More than three years have now passed since the French bank BNP Paribas was forced to suspend depositor withdrawals when the bank could no longer sell its underlying portfolio of subprime mortgage assets on the open market to generate cash. That action, largely unnoticed at the time, is now considered the spark that ignited what many call “The Great Recession.”
While economists rarely agree, there is consensus that the economic debacle of 2007–09 was anything but typical. A study of 19 major American recessions shows that the average “bear market” lasted 29 months with market values declining 56 percent. Everything about the most recent recession, though, appears accelerated. This time around, the decline lasted 17 months with U.S. equity markets declining 56.8 percent. Historically, a major bear market is followed by a “snap-back” rally lasting 17 months with market values regaining, on average, 70 percent. Our most recent rebound—March 9, 2009, to April 23, 2010—lasted just over 13 months with market values regaining 79.9 percent.
History also suggests that a second period of market decline will occur—the much-talked-about “double-dip” recession. This time history did not repeat itself. While market indices moved erratically after April 23 of last year, the overall movement of the stock market was positive with the S&P 500 Index up by 15.1 percent for the year on December 31.
Yet more than three years after it began, most Americans believe that financial disaster is still with us. Despite huge government stimulus spending and promising Wall Street averages, the Great Recession continues. For many individuals, the promise of growth is an illusion, and unemployment levels seem to confirm our worst fears.
Keynesian economic theory argues that the antidote for the current financial malaise is lower interest rates and more stimulus spending. Yet the midterm congressional elections suggest that increasing the federal deficit through stimulus packages is not an acceptable choice. And how can the Federal Reserve use lower interest rates to spark a recovery when current rates are already near zero?
Assuming the United States does not enter into a period of prolonged stagnation, what does the near future hold? My personal hope is that this nation will lose its desire for more of everything—larger homes, more goods, more debt. Many forecasters believe that American consumers, who account for nearly 70 percent of economic activity in the nation, are looking to simplify and to cut debt.
Another option open to the children of God is the gift of optimism. Granted, the economy still feels bad for a reason: it is! But things are much better now than they were in the spring of 2009, when we were at the bottom of the worst downturn since the Great Depression. It takes a long time to dig your way out of a hole that deep. Yes, the current period of subpar growth and high unemployment is real, but it need not persist. Lowering our expectations for the future, however, is not a helpful response.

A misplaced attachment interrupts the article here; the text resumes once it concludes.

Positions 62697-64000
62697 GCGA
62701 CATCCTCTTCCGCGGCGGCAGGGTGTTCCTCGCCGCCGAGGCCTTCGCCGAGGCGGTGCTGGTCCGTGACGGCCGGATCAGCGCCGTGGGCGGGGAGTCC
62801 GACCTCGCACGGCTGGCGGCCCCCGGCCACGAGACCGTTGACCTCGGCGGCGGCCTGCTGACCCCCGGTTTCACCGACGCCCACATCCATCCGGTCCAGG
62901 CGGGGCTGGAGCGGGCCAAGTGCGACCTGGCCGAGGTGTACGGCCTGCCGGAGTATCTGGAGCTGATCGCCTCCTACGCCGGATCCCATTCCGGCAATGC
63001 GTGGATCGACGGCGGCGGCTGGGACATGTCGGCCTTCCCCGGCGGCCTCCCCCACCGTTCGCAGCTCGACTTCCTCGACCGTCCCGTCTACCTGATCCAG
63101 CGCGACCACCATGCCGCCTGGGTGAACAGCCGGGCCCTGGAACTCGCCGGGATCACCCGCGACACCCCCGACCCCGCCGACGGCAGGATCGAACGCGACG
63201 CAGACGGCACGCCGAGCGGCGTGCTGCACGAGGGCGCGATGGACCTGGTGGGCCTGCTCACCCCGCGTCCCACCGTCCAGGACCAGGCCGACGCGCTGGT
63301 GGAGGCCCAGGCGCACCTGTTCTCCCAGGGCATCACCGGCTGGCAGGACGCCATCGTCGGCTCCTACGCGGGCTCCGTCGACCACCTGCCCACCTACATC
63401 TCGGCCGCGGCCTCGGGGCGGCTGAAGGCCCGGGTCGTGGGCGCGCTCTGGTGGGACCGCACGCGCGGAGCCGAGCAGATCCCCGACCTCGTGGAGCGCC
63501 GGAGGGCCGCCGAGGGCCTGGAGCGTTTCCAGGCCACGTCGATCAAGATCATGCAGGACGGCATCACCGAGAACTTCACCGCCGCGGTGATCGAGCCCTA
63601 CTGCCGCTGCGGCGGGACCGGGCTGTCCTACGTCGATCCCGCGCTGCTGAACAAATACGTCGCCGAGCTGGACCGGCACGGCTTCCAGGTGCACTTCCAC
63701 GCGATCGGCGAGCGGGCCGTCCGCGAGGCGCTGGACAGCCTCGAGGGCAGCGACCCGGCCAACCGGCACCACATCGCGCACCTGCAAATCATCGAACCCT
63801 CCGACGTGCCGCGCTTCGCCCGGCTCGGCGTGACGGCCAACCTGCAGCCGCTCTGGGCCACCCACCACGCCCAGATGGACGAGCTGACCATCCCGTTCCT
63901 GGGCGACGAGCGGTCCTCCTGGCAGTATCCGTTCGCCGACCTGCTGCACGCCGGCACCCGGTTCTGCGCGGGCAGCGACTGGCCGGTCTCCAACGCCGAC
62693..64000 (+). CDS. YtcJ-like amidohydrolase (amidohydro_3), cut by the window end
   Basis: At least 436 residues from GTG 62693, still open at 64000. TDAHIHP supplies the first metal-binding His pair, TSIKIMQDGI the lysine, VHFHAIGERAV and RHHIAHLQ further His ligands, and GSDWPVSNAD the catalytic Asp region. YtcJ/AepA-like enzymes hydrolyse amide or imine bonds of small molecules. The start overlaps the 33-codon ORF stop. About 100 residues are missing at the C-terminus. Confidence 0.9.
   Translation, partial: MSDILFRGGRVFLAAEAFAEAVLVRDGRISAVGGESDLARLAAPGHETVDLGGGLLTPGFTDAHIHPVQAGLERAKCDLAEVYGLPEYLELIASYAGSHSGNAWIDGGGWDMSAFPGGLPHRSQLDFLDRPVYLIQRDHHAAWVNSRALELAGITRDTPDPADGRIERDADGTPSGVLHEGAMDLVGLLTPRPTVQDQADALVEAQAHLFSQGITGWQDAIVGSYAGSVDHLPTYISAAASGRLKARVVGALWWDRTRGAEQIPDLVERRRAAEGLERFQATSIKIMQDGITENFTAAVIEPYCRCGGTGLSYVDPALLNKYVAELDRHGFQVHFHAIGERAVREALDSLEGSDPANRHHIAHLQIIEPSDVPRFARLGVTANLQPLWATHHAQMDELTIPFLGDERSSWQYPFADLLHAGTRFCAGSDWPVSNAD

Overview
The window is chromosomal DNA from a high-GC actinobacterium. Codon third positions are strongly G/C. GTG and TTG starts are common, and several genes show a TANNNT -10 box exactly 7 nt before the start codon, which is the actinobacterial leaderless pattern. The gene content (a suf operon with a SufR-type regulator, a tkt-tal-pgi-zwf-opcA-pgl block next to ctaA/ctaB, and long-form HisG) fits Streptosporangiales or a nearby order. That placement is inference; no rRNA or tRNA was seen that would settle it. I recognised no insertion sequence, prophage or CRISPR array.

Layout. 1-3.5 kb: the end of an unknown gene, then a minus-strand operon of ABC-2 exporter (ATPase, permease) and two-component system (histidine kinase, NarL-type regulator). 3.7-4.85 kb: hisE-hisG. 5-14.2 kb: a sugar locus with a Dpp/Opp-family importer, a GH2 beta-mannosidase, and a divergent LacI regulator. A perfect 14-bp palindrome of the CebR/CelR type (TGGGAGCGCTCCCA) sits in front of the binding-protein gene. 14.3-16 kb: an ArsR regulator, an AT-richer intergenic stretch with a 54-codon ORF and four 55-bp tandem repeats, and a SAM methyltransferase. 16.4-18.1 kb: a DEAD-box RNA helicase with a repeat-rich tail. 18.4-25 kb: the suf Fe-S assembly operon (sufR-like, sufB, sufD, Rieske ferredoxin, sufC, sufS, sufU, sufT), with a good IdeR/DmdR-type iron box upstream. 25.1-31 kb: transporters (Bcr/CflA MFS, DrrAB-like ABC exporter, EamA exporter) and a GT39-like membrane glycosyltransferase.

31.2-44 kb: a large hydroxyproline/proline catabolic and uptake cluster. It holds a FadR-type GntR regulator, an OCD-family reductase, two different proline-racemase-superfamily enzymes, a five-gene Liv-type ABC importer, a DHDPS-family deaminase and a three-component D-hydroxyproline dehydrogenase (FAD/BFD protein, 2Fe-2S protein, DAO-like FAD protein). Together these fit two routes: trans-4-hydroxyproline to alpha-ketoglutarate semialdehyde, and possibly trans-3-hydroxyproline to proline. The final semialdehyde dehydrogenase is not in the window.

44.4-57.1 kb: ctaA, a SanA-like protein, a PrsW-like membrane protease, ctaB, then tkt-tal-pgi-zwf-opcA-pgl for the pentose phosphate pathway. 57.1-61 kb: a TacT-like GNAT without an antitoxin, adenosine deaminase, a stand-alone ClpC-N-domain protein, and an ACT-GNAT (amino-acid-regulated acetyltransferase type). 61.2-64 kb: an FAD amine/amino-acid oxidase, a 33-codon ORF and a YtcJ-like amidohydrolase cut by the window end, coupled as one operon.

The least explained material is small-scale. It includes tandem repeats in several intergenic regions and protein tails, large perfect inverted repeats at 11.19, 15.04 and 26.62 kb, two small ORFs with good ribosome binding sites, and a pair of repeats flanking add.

Some economists are suggesting that broad macroeconomic policies must change if we are to prosper in the months to come. Since early 2008, the fiscal authorities have sought to fill the hole left by economic decline through large stimulus programs—checks in the mail to spur consumption, short-lived housing rebates to raise demand, one-time cash-for-clunkers to move inventory, and temporary business tax credits to spur investment. These programs may well have boosted gross domestic product for a quarter or two, but they have done little to put the economy on a stronger, more sustainable trajectory.
We consumers might benefit from following a different pattern as well. Granted, a strict economic diet of financial austerity will not have great appeal. Call it penance, if you will, for the excesses of the past. Higher personal saving rates coupled with family budgets based on cash, not credit, are reasonable and right responses to unpredictable government policies. It is not within our power to manage the federal deficit. However, our personal levels of debt and savings are another matter. There lies the essential groundwork for greater, sustainable prosperity.
James G. Mentzer, CLU, ChFC, has been a financial planner since 1986. He is currently director of planned giving for the United Methodist Foundation of Raleigh, N.C.